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Vinegar can kill weeds and grass when poured full strength in cement driveways or brick walkways.
To keep grass from growing between bricks, or cement sidewalk cracks, sprinkle the spaces with salt.
Jim from Churchville, PA
Young kids love to pull things so get them involved. You might want to throw a "weeding party" which ends with a rewarding dip in the pool.
Weeds can easily take hold in the cracks between paving stones. This is a guide about keeping weeds from growing between pavers.
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What can I use in my brick driveway, to keep the grass and weeds from growing in between the bricks? I would like to use a product that would keep the plants away for at least a year. Is there a product that will do this? I do know how to kill the plants, but want something that will prevent them from growing!
Hardiness Zone: 6a
Sharon from Southern Illinois
I've always used plain salt in cracks to prevent growth of weeds. Don't put the salt near anything that you do want to grow, though, because it will kill plants, too.
I use boiling water straight from the kettle. If you get the boiling water on the area before there are seeds from the grass, it will kill the grass longer. But most seeds are air borne so don't expect this or any method to work forever. Just take the kettle out with a long extension cord, a hose to fill it and you are off and running!
If your looking for a chemical weed killer use Roundup it will kill anything it touches right down to the root. Follow directions on bottle, don't use if expecting rain.
If you are looking for something with the same effect as roundup, but not harmful to children or animals, use vinegar and salt. Buy a 4 litre jug of vinegar, take out 1 cup of vinegar add 1 cup of salt to the jug and shake. When the salt has dissolved you can add the cup of vinegar back to the jug and shake again.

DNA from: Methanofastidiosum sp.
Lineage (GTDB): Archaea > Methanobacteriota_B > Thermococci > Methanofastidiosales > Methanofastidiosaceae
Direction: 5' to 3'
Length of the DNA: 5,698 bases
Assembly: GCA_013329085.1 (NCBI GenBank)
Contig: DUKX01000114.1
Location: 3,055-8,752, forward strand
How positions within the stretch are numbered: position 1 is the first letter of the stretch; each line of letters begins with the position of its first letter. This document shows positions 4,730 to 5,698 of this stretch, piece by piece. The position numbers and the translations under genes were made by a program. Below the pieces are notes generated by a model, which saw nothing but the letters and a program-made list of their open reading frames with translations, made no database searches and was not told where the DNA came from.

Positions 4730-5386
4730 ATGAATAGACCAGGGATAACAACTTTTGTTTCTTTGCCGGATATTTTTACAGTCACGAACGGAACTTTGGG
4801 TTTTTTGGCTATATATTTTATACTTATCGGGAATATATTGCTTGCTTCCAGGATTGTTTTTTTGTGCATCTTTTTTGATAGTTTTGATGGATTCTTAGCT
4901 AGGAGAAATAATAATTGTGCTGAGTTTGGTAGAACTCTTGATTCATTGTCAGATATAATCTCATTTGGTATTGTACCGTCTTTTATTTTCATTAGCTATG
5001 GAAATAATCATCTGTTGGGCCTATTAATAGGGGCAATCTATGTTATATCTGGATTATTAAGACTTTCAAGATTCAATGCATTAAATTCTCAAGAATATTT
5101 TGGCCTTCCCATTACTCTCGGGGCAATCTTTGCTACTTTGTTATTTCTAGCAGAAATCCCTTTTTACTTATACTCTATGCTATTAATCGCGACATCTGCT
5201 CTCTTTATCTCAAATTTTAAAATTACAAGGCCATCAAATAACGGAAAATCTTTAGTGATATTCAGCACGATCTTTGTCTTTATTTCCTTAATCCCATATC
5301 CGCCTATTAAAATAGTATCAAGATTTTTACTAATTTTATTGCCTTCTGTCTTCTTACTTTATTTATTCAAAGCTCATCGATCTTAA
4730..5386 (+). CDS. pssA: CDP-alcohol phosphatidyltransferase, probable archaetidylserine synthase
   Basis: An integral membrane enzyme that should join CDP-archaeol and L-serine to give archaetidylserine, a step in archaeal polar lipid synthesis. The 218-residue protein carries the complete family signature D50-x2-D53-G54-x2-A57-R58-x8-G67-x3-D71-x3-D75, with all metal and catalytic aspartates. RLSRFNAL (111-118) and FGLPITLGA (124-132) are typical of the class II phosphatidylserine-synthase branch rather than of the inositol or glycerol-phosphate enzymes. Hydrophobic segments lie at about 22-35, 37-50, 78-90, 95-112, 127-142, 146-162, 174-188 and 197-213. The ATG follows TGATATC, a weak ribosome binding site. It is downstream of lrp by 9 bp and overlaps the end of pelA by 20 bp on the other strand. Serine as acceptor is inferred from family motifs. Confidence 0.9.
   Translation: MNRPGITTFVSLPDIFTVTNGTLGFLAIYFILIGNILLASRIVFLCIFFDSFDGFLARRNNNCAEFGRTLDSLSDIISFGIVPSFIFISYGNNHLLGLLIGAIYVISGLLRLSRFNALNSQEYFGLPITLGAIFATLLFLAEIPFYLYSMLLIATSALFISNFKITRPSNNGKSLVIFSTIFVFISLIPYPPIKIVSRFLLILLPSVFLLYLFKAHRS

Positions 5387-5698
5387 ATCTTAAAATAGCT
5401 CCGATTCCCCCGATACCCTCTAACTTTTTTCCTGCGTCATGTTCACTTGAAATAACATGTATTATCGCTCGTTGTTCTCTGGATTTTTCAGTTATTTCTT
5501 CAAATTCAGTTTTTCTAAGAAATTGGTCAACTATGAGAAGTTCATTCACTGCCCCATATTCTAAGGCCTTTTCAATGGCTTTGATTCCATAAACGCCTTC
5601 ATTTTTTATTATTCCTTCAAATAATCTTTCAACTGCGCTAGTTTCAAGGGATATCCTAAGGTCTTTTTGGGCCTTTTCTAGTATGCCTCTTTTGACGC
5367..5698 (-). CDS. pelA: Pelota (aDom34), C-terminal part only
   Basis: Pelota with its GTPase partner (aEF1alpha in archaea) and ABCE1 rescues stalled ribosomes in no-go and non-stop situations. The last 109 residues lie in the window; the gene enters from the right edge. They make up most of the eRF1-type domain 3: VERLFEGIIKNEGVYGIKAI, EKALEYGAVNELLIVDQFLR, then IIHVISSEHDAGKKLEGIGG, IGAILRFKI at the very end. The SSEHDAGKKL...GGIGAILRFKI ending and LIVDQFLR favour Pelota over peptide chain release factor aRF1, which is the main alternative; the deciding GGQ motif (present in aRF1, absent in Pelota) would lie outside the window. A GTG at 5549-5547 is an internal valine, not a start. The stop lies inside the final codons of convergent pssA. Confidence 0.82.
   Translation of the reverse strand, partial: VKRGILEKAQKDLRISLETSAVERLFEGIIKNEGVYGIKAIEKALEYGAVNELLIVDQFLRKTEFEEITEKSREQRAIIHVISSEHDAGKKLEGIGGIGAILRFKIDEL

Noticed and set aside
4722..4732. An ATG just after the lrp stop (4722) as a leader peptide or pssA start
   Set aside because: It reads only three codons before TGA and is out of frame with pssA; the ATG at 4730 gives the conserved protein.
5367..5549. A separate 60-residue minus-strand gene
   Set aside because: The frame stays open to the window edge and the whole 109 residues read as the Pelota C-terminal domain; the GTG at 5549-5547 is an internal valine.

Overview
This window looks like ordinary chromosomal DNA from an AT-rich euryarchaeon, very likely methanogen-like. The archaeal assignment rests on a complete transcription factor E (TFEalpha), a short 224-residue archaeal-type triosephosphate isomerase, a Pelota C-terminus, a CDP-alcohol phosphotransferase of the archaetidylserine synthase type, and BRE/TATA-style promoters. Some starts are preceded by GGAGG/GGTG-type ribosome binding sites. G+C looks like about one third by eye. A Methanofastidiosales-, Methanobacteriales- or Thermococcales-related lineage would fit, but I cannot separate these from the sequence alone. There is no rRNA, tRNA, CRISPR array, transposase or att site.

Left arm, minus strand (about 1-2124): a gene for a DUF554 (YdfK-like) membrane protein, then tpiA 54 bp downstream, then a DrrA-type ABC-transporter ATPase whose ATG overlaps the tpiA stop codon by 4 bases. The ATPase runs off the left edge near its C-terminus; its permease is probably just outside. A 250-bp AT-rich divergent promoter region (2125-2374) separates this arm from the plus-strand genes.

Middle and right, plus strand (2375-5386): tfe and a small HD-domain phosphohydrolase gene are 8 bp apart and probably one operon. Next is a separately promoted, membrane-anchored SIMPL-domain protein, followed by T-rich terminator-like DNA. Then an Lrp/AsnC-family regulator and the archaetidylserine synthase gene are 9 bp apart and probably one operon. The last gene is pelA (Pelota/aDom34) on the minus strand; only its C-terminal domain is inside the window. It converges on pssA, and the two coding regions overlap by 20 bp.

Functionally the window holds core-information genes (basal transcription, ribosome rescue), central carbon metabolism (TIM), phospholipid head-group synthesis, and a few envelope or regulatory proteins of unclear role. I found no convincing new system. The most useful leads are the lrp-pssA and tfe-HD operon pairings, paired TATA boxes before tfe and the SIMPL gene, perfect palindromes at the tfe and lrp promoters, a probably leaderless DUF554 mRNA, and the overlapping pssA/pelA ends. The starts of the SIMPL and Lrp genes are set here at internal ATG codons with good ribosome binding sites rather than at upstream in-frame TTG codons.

I think roundup now has a kind that will prevent weeds from returning for up to 3 months. I saw it at wal-marts.
I also use boiling water. It doesn't harm the earth and has no lingering residue. It works on every weed or plant.
Plant No-Mow grass seed in the cracks and then you won't have to do any maintenance. I heard Barbara Damrosch talk about No-Mow lawns on Martha and I found listings of it when I searched online. Treehugger has an article about No-Mow seeds. I won't use boiling water because I hate boiling worms in the soil underneath. Many of God's creatures, grow in soil! YIKES!
I save used water from boiling vegetables and pasta, and pour on them. Save energy and eco friendly.
Editor's Note: Make sure it is still very hot.
I live in Montreal Canada, and had the same problem.
HOME DEPOT here sells a fine sand called MAGIC SAND, you spread it on your bricks, brush it on the bricks so it fills in between them, then use a hose with a fine mist spray of water to wet the sand, it then hardens like a joint compound and stops all weed growth.
In regards to Roundup, please look into the kind of company you're promoting. Terminator technology is not good for the Earth, I don't care if you're liberal or conservative. Lots of abuses by Monsanto--I will never support them or buy another one of their products.